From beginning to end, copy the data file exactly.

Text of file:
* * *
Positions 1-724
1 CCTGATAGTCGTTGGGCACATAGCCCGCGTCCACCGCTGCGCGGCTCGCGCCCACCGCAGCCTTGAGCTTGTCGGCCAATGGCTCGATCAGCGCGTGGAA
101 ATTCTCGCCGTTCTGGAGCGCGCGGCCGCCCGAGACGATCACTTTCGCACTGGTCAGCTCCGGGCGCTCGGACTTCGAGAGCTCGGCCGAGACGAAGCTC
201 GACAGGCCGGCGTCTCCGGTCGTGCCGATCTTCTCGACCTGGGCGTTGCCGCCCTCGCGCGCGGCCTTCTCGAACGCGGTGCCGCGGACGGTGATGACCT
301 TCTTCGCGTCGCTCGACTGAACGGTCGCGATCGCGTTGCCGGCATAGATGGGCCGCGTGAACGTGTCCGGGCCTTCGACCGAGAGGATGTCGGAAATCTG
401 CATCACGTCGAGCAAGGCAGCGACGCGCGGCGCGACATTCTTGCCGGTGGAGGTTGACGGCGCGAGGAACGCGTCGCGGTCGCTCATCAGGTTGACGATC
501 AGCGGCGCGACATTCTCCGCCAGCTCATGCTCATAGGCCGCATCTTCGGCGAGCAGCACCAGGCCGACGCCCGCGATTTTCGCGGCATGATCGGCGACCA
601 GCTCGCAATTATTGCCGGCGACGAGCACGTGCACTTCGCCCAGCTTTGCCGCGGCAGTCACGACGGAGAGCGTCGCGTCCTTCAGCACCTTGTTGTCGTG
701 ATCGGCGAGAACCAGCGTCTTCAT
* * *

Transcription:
Positions 1-724
1 CCTGATAGTCGTTGGGCACATAGCCCGCGTCCACCGCTGCGCGGCTCGCGCCCACCGCAGCCTTGAGCTTGTCGGCCAATGGCTCGATCAGCGCGTGGAA
101 ATTCTCGCCGTTCTGGAGCGCGCGGCCGCCCGAGACGATCACTTTCGCACTGGTCAGCTCCGGGCGCTCGGACTTCGAGAGCTCGGCCGAGACGAAGCTC
201 GACAGGCCGGCGTCTCCGGTCGTGCCGATCTTCTCGACCTGGGCGTTGCCGCCCTCGCGCGCGGCCTTCTCGAACGCGGTGCCGCGGACGGTGATGACCT
301 TCTTCGCGTCGCTCGACTGAACGGTCGCGATCGCGTTGCCGGCATAGATGGGCCGCGTGAACGTGTCCGGGCCTTCGACCGAGAGGATGTCGGAAATCTG
401 CATCACGTCGAGCAAGGCAGCGACGCGCGGCGCGACATTCTTGCCGGTGGAGGTTGACGGCGCGAGGAACGCGTCGCGGTCGCTCATCAGGTTGACGATC
501 AGCGGCGCGACATTCTCCGCCAGCTCATGCTCATAGGCCGCATCTTCGGCGAGCAGCACCAGGCCGACGCCCGCGATTTTCGCGGCATGATCGGCGACCA
601 GCTCGCAATTATTGCCGGCGACGAGCACGTGCACTTCGCCCAGCTTTGCCGCGGCAGTCACGACGGAGAGCGTCGCGTCCTTCAGCACCTTGTTGTCGTG
701 ATCGGCGAGAACCAGCGTCTTCAT